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Courtesy, longevity and the Bermuda connection

About us: Nina London loves the kindness and generosity of Bermudians (File photograph by Akil Simmons of a Diamond O’Connor creation)

Why do I like living in Bermuda? Is it the silver glitter of sun on the restless sea? The blaze of flowers on ancient stone walls?

The delirious rush of wind in the palm trees? The hypnotic peep of tree frogs? Yes, all of that, but something more. Something that touches me as deeply as all the glorious beauty. The people. I appreciate the people here with all my heart.

Yesterday, my co-worker, Adrianne, brought me a big green avocado. “I know you like avocados. It’s from my dad’s garden,” she said, smiling as usual.

I took it in the palm of my hands and felt its weight and promise.

I had never seen such a huge avocado anywhere and, more importantly, I had never met such friendly, kind and pleasant people anywhere in the world. This small gesture of attention and generosity speaks volumes about Bermudian culture to me.

It is an incredible feeling to be surrounded by people who sincerely smile and wave whenever they see each other, who honk frantically at passing friends and shout greetings out the window of a car.

It took me a while not to jump, look around and try to find out what I did wrong. I now surprise my husband when I energetically beep myself!

I laughed when my daughter, who came to visit Bermuda for the first time, asked me fearfully, “Why do people shout at everyone passing by? What do they want?”

I explained that it is a way of feeling connected and reassured in their friendships. On such a small, populous island in the middle of the ocean, people affirm that they get along together, they laugh in delight to see each other, and this is a way of creating harmony.

Where else will you meet drivers who enjoy giving way not only to pedestrians, but also to other cars? It is a truly rare quality to never use your horn in anger or annoyance.

I laugh when I see a caravan of cars patiently following a lone bicyclist, passing without yelling in frustration, and proceeding in the most orderly fashion, no matter how long the delay.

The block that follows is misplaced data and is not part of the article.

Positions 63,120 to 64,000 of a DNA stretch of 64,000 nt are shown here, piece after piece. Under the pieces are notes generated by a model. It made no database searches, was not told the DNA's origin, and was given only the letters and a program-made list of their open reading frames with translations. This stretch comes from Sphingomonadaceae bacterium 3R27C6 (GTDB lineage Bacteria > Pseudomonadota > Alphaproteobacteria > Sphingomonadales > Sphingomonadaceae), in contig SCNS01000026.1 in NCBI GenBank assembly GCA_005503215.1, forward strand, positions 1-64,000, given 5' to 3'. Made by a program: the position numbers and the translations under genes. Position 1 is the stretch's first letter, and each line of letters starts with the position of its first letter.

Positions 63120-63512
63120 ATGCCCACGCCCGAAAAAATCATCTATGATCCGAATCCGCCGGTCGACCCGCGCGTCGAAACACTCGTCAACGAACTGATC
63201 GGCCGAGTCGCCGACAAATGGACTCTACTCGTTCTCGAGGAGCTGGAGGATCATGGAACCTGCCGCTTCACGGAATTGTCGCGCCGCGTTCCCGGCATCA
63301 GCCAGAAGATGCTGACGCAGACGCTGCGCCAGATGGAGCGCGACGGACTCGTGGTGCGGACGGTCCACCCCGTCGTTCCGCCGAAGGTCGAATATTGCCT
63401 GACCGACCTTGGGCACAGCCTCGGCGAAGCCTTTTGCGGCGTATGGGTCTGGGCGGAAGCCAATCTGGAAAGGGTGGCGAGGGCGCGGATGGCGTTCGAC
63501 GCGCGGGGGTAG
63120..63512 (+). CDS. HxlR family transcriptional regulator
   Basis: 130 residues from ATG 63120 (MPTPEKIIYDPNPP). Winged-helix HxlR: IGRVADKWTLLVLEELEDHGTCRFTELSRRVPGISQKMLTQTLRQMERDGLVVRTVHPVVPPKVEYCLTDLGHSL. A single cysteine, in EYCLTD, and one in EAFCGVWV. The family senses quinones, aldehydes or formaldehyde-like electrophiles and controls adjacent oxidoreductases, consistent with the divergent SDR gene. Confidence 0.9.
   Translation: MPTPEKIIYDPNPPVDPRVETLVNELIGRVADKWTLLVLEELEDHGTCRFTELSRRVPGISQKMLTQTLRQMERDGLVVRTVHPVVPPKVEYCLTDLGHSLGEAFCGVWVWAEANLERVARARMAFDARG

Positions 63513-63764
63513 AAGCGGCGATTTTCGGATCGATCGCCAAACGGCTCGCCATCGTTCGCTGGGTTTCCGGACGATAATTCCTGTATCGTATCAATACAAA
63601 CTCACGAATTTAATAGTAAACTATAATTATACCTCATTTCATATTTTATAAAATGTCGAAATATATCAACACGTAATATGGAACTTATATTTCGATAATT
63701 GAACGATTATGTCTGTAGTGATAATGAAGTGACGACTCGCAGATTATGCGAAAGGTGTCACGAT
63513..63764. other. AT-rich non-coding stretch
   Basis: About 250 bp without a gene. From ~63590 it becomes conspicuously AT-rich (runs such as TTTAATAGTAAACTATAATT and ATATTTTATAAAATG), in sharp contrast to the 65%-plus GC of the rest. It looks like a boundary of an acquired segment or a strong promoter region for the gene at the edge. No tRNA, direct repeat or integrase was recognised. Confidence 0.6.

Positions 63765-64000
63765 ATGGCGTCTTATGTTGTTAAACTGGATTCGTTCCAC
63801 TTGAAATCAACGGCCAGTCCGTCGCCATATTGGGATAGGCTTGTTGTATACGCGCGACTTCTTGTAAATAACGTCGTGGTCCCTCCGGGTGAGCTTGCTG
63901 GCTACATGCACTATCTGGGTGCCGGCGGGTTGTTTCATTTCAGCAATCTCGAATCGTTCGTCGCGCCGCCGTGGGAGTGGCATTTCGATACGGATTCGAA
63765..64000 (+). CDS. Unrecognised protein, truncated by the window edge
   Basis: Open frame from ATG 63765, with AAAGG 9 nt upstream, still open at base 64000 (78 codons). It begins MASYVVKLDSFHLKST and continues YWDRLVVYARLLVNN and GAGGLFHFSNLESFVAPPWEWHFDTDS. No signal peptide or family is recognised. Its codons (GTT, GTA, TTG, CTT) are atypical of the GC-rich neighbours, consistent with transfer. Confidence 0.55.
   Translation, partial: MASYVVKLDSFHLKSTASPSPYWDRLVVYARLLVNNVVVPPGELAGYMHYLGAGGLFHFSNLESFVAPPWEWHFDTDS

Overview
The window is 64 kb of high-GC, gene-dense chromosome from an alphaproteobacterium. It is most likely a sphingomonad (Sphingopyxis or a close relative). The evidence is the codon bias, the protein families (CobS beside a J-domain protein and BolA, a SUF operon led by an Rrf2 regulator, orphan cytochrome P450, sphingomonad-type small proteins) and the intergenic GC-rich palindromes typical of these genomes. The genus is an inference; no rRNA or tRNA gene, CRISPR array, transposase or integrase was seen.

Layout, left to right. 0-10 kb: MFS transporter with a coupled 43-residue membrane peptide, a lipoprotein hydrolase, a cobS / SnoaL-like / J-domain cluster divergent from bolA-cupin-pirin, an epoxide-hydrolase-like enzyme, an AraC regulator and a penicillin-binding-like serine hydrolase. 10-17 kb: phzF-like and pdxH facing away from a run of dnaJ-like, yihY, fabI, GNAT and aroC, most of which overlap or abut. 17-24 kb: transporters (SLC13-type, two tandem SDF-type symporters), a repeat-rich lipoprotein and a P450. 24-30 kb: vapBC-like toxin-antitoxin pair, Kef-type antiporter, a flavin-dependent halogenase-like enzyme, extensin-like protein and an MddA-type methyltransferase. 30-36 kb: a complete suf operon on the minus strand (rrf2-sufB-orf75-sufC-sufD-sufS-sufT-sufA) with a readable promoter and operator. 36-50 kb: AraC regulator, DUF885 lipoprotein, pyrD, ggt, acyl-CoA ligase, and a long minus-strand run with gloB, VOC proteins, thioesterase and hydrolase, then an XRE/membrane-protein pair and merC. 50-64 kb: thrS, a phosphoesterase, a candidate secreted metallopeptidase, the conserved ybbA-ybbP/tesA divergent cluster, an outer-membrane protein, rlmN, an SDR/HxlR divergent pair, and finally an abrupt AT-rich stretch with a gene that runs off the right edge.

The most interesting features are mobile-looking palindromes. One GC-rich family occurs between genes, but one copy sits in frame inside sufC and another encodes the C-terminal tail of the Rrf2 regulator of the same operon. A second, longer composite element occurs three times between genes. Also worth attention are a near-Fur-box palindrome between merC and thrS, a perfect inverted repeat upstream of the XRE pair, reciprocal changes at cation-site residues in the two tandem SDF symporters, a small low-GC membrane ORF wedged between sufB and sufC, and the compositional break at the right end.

And what about this incredibly hospitable custom of greeting strangers with “good afternoon”? I challenge you to observe that in any American or European metropolis!

I know here in Bermuda I won’t get lost because someone will come to me and offer a hand. Courtesy is in the blood; Bermudians don’t consider any other way to live and I cherish this in our troubled world.

When I observe these friendly local interactions, I often think about a fascinating study conducted in a small village in Sardinia.

There are six times as many centenarians as on the Italian mainland and ten times as many as in North America. It’s also the only place where men live as long as women.

What is the main reason for their longevity? How much you exercise is important. If you’re a moderate drinker, and don’t smoke it helps a lot. But, the top predictors are two features of your social life.

First, your close relationships. These are the people that you can call on suddenly for help; the ones who will phone the doctor if you’re not feeling well, or who will take you to the hospital.

The friends who will sit with you if you’re having a personal crisis or if you’re in despair. Having those persons, that small clutch of concerned people, are a strong predictor of how long you’ll live.

And then, something that surprised me, something that’s called “social integration”. This means how much you interact with others as you move through your day, how many people you talk to.

Not just the people you’re really close to, who mean a lot to you, but people you encounter briefly or at random.

For example, do you make small talk with the girl who makes your coffee at the café? Do you greet the postman?

Do you speak to the woman who walks by your house each morning with her dog? Do you strike up a conversation about the weather, or compliment someone on their clothes?

Do you stop and chat with people you know on the street? Those interactions are one of the strongest predictors of how long you’ll live.

When I think about Bermudians, I think of courtesy, and the many small acts of kindness that come so naturally to so many.

I think of how connected everyone seems to be, and the time they take to interact with each other, to recognise and affirm each other. This is the Bermuda I love.

Nina London is a certified wellness and weight-management coach. Her mission is to support and inspire mature women to make positive changes in their body and mind. Share your inspirational stories with her at www.ninalondon.com